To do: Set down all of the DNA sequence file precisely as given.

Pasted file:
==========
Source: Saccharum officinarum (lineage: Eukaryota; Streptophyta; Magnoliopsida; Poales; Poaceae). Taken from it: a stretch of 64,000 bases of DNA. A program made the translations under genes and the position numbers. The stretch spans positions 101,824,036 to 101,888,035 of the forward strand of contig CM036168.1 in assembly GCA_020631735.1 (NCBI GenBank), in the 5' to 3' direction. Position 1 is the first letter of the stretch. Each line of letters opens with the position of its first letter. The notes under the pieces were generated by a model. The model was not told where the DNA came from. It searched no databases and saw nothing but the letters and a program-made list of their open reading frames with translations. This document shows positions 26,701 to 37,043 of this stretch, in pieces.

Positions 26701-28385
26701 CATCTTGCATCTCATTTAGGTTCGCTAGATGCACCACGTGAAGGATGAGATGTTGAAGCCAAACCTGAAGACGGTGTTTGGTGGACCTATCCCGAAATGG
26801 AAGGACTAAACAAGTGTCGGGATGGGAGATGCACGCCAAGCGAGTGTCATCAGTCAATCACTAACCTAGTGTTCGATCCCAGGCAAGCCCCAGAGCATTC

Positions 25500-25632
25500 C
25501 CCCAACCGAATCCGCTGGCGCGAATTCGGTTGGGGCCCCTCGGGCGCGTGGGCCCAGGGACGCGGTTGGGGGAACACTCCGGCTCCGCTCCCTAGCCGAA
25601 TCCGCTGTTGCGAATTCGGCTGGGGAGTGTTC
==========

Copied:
Source: Saccharum officinarum (lineage: Eukaryota; Streptophyta; Magnoliopsida; Poales; Poaceae). Taken from it: a stretch of 64,000 bases of DNA. A program made the translations under genes and the position numbers. The stretch spans positions 101,824,036 to 101,888,035 of the forward strand of contig CM036168.1 in assembly GCA_020631735.1 (NCBI GenBank), in the 5' to 3' direction. Position 1 is the first letter of the stretch. Each line of letters opens with the position of its first letter. The notes under the pieces were generated by a model. The model was not told where the DNA came from. It searched no databases and saw nothing but the letters and a program-made list of their open reading frames with translations. This document shows positions 26,701 to 37,043 of this stretch, in pieces.

Positions 26701-28385
26701 CATCTTGCATCTCATTTAGGTTCGCTAGATGCACCACGTGAAGGATGAGATGTTGAAGCCAAACCTGAAGACGGTGTTTGGTGGACCTATCCCGAAATGG
26801 AAGGACTAAACAAGTGTCGGGATGGGAGATGCACGCCAAGCGAGTGTCATCAGTCAATCACTAACCTAGTGTTCGATCCCAGGCAAGCCCCAGAGCATTC

Positions 25500-25632
25500 C
25501 CCCAACCGAATCCGCTGGCGCGAATTCGGTTGGGGCCCCTCGGGCGCGTGGGCCCAGGGACGCGGTTGGGGGAACACTCCGGCTCCGCTCCCTAGCCGAA
25601 TCCGCTGTTGCGAATTCGGCTGGGGAGTGTTC